FWD from Redbadbear and Marxist: Native casinos

Hunter Gray hunterbadbear at earthlink.net
Wed Dec 11 08:35:54 MST 2002

Time Magazine, which I've never trusted whatever its
incarnation-of-the-moment might be, has some current substantial wordage on
Native American casinos. I don't think it -- or Newsweek as far as that
goes -- has any bona fide "feel" for Native people, tribes and cultures and
challenges and only a superficial awareness of the casino situation.
Casinos in Indian Country are heavy issues -- of which I know some many
things, at least -- and I may have more to say on this all one of these
times. In the meantime, just to keep Native casinos to the fore on
Redbadbear and Marxist, here's the post I made last June -- in response to
some good comments by Eric Kirk:

Note by Hunterbear:

A short and as-always friendly response by Eric Kirk to a Redbadbear post of
mine -- regarding a NYC-based website that's anonymously attacking Native
casinos in Connecticut -- made reference to what can frequently be the
negative effects of gambling. Here's my response:


I don't think we are that far apart at all on the casino thing, Eric. I'm no
Puritan -- but I'm not a money gambler. Never have been -- except, say, for
very small stakes blackjack etc. I have a relative by marriage who has lost
huge amounts at the Mescalero casino in Southern New Mexico.

My basic point is that a Native nation has the sovereign right to own and
operate a casino or casinos. I don't agree at all with the 1988 Indian
Gaming Act which requires a tribe to reach mutual accord with a state [nor
the related 1996 USSC Seminole decision which makes it easier for a state to
refuse.] Those I see running directly counter to Worcester v Georgia
[1832] -- the headwaters Cherokee Nation case -- which excludes state
jurisdiction from Indian Country.

In addition to having the right to own and operate casinos, tribes have
benefited to some extent from all of this -- though not nearly as much as
some non-Indians think. And in many cases, the casino situation has led to
much intra-tribal factionalism. And some of the factionalism has been
extremely fierce. In addition, outside ripoff artists have occasionally
gotten into the act. I also know of instances where day care facilities have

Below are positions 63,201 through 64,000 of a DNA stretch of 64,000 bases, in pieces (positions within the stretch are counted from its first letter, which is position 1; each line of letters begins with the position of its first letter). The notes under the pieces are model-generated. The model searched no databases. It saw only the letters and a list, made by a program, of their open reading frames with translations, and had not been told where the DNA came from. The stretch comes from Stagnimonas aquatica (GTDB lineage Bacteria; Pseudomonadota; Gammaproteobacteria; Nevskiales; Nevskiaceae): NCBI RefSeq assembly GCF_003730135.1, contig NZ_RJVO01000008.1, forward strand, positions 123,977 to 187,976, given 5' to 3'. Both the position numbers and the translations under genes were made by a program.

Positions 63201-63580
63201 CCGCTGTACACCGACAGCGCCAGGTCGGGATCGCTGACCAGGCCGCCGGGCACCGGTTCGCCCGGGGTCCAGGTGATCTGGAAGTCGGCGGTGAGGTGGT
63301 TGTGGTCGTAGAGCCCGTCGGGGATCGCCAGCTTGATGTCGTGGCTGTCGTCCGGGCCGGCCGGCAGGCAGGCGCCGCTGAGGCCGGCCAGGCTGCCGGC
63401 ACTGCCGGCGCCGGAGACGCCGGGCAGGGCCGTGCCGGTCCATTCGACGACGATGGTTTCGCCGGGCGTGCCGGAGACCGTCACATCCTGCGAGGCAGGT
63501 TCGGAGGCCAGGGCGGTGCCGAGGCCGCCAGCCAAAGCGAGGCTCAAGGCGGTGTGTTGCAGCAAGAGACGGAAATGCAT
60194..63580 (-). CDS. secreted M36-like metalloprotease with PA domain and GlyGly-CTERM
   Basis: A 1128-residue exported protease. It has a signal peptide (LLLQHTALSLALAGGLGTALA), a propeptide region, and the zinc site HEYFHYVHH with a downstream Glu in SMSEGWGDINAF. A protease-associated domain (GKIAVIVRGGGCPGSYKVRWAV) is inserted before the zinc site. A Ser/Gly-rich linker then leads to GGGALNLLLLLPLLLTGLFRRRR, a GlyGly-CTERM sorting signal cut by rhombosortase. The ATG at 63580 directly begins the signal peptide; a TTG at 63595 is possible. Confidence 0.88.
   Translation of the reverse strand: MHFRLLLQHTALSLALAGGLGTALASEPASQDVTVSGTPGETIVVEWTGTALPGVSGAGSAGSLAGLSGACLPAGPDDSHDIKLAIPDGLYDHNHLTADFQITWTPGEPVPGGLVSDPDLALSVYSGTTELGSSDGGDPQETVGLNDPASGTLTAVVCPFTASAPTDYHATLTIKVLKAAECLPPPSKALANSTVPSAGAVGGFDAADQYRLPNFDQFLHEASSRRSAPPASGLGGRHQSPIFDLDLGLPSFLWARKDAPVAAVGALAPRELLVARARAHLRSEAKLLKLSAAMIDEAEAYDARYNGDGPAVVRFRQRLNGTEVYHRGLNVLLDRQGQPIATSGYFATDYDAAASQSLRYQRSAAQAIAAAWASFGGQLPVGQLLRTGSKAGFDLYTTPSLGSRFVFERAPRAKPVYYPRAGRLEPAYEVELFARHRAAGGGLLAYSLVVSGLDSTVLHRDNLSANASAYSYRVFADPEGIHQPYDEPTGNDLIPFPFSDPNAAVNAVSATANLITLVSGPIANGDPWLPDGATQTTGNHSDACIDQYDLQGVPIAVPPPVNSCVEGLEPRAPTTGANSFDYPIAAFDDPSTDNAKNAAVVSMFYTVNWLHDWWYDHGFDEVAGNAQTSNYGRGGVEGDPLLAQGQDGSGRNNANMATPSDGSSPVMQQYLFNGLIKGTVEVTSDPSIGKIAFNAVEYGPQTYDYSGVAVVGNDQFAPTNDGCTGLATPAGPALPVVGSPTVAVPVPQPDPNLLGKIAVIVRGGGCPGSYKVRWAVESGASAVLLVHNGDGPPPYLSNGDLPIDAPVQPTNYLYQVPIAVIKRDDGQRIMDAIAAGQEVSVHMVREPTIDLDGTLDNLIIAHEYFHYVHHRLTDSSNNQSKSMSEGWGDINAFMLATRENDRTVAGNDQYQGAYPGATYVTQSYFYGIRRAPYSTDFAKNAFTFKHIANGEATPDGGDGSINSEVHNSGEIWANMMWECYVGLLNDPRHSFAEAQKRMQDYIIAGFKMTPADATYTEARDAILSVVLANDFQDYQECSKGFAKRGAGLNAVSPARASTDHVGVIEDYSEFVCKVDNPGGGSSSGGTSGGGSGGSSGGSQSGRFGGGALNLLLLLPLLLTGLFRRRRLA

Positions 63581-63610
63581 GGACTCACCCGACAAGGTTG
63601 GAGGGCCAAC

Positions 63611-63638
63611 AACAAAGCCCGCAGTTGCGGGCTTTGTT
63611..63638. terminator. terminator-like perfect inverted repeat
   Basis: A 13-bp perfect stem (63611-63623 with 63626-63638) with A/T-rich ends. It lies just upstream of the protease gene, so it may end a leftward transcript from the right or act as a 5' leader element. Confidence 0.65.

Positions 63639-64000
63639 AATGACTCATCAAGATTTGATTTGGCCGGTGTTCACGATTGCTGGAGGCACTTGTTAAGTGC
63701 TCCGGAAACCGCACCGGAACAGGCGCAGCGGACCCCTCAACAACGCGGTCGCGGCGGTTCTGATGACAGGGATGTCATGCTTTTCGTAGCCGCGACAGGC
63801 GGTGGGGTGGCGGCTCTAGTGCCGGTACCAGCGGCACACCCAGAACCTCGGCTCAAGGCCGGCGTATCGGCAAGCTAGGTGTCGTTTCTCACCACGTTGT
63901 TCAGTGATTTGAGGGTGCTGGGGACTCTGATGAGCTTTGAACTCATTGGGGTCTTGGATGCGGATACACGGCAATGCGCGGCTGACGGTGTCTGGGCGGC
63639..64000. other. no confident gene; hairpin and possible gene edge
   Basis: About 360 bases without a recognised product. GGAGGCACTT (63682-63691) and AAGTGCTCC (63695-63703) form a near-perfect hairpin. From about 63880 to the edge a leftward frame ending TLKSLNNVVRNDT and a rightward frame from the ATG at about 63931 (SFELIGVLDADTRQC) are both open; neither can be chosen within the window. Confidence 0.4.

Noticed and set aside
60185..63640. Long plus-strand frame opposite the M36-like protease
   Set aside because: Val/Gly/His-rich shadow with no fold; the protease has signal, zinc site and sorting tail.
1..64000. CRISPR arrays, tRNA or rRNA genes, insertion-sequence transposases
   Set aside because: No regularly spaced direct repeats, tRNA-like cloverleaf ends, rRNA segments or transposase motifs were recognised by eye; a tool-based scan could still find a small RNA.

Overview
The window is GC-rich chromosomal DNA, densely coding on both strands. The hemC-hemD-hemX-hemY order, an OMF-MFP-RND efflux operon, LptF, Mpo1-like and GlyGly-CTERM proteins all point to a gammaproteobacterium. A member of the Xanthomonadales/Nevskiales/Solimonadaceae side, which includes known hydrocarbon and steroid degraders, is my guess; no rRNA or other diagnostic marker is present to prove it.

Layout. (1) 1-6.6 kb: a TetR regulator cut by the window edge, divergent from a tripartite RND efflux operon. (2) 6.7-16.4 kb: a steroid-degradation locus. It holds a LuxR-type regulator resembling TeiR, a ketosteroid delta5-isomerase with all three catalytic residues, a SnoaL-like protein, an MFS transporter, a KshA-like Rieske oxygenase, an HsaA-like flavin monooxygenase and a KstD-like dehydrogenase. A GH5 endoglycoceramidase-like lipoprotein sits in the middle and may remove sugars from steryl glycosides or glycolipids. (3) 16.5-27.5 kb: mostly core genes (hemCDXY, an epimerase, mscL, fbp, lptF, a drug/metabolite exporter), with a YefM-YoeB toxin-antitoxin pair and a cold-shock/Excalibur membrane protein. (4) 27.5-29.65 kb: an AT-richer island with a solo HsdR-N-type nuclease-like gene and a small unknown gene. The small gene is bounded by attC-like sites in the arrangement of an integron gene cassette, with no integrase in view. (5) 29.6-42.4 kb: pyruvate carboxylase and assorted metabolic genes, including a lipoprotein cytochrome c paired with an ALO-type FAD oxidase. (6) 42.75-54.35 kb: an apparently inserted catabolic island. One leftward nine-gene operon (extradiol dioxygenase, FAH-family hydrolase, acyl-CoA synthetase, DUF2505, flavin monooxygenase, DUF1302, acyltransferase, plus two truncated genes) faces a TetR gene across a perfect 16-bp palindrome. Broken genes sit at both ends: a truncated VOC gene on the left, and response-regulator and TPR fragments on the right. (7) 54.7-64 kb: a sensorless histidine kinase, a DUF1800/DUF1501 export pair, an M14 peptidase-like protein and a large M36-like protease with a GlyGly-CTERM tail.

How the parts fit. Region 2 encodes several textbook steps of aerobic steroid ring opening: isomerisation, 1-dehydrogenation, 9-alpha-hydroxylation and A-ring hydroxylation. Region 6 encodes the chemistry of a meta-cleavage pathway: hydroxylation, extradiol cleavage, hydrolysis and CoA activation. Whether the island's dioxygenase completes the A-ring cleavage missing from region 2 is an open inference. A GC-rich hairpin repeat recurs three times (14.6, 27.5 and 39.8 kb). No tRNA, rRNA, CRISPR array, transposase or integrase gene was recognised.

been opened directly across from a casino -- and people, having dumped their
kids, then spend their entire days gambling as long as the money holds out.

But, again, a Native nation has the sovereign right -- and some of these
ills may simply be transitional growing pains. There is much jealousy and
hostility toward any Native successes on any front.

Several years ago, my youngest son, Peter, then State Editor of the Bismarck
Tribune, did a long series on Native casinos in that general multi-state
Western region. I hadn't realized how elaborate some of these creations had
become. We went together to the then new one on the Standing Rock Sioux Res
south of Bismarck. Its outside appearance was rather garish -- hardly in
keeping with the somber nature of that general setting. Inside, and it was
spectacular, we saw people, mostly Anglos, going from slot to slot --
vacant-eyed. We had buffalo burgers [quite good] and looked around a bit
more. Pete lost one dollar on a slot. Then we stepped to the front of the
place and, with loud rinky dink music continuing, Pete called my wife, Eldri
on our cell phone, and told her we were at the Standing Rock Casino and that
I had suddenly gone berserk and was gambling wildly.

"I can't stop him," he said. "I tried and he just pushed me away!"

Eldri panicked, then recovered. "But he doesn't have that much cash with
him," she said desperately. "He really can't go very far on that."

"True, Mom," said Pete. "But -- But he's got all the credit cards --
including the American Express one."

At that point, I decided we'd gone far enough. Eldri claimed later that, if
it hadn't been for the music, she wouldn't have been pulled into our yarn.

Traditional on Casinos --

Hunter Gray [Hunterbear]
www.hunterbear.org (social justice)
Protected by Na´shdo´i´ba´i´

Hunter Gray  [Hunterbear]
Protected by Na´shdo´i´ba´i´
and Ohkwari'

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